HomeEssential Ethics / July 1, 2022

Essential Ethics

July 1, 2022

Latest Developments:

  • The State of Tennessee will begin implementing Public Chapter 1087 which imposes, beginning July 1st, “changes…for existing and new political action committees (PACs), candidates, and organizations tax-exempt under the IRS as 501(c)(4),(5), and (6)” with multiple effective dates until January, 2023. As JD Supra reports, the changes effective this month, include requiring “new multicandidate PACs, before conducting any financial activities…[to] certify the names and addresses of all officers and persons who ‘directly control campaign expenditures.’ Existing PACs must make the same certifications by January 31, 2023. Changes in officer makeup must be reported no later than thirty days after the change.”
  • The United States Department of Justice “presented a new policy at a Securities Industry and Financial Markets Association event that requires chief compliance officers (CCO) to certify that compliance programs have been ‘reasonably designed to prevent anti-corruption violations.’” As the National Law Review reports, the policy stems from a recent settlement of case involving a mining giant “after it pleaded guilty to bribery and market manipulation charges…[and] is meant to ensure that CCOs stay in the loop on potential company violations” which included Foreign Corrupt Practices Act violations.  Still, concerns have been raised as to the exposure these officers may face to personal liability and that it may “undermine their authority by opening CCOs to internal pressure to execute a certification.”

In Case You Missed It:

  • Los Angeles Saga Continues: The Journal Record reports that a Los Angeles developer was found guilty of bribery, obstruction of justice, and wire fraud, gifting $500,000 to a city councilman and his assistant for special preferences. The case involved the developer seeking “help in resolving a labor issue involving [the developer’s] company’s planned construction of a large commercial and condominium complex in the city’s burgeoning downtown district. At the time, [the city councilman] chaired the city’s powerful Planning and Land Use Management Committee.” The developer could face up to 30 years in prison and the company may have a fine imposed as high as $1.5 million.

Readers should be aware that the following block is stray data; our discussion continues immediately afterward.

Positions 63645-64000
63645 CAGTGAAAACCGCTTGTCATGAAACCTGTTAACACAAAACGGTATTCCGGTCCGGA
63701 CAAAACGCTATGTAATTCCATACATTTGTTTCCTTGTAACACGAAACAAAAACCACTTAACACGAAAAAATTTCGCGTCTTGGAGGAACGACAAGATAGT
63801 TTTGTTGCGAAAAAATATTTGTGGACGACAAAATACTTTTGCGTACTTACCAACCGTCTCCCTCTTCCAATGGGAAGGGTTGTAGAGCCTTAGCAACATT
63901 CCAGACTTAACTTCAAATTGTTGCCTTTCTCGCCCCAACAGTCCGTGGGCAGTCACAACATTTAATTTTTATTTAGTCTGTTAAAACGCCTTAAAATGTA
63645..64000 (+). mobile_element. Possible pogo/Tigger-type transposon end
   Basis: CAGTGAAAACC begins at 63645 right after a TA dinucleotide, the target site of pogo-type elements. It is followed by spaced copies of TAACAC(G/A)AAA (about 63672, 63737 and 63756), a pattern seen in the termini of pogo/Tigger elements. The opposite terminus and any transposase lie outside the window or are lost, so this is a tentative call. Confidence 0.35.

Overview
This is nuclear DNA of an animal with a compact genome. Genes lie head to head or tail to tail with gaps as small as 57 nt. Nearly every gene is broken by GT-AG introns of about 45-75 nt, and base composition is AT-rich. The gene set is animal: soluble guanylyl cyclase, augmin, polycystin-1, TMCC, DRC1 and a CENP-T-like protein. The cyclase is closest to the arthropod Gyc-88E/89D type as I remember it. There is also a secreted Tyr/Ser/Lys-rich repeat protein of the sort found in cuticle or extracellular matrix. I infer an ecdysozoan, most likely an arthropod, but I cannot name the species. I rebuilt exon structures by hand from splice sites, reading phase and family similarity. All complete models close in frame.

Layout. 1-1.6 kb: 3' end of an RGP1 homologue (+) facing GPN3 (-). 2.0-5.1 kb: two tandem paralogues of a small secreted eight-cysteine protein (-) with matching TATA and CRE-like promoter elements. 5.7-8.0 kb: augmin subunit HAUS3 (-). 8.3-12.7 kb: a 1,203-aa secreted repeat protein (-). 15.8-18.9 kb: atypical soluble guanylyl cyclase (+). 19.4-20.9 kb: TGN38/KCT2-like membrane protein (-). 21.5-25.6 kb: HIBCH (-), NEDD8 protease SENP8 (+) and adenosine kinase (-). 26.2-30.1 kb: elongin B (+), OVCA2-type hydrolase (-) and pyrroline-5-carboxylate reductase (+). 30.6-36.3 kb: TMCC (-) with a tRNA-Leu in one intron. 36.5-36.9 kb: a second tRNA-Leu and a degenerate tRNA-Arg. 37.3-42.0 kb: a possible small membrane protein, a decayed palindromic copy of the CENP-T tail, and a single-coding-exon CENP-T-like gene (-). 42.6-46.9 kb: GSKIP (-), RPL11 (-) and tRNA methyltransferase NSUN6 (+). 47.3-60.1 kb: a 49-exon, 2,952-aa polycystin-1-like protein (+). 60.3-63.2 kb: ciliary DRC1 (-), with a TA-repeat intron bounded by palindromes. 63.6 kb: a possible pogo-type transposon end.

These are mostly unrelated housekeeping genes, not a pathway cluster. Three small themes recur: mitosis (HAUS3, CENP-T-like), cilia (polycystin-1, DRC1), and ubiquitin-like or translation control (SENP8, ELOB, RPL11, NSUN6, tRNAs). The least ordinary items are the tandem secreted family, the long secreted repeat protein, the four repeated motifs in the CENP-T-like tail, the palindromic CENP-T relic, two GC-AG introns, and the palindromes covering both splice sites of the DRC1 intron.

• Anaheim Slammed: An Orange County, California grand jury heavily criticized the City of Anaheim, already ensnarled in a multi-layered scandal centered on its former mayor, for the process by which the Major League Baseball stadium was approved. As the Los Angles Times details, the grand jury said in its report that, “[t]he city council majority’s inappropriate handling of the stadium property transactions betrayed its constituents…demonstrat[ing] a persistent lack of transparency and rushed decision-making … exacerbating distrust by the public, state and local government officials, and even some members of its own city council.” Still, the city manager and mayor pro tem continue to back the stadium deal and maintain that their proceedings were transparent and in good faith, notwithstanding the previous mayor’s alleged improprieties.
  • Campaign Finance Reform on the Aloha Islands: We reported in recent weeks about state-level efforts to enact tougher government ethics regulations in the wake of high-profile arrests of officials for corruption. Now, the Honolulu Civil Beat details considerations the state is making regarding “a handful of measures aimed at tightening campaign finance laws and reducing the influence of money in politics.” This week, the Campaign Spending Commission proposed several reforms to the Commission to Improve Standards of Conduct. Among the most notable was to close “a loophole in the law still allows employees and officers of those companies [with government contracts] to continue making political donations.” An additional proposal “would put an end to a practice by state lawmakers that exploits a legal loophole allowing them to funnel campaign funds to their colleagues. [in which] some, particularly those with large war chests, often buy tickets to their colleagues’ fundraisers to get around the prohibition.”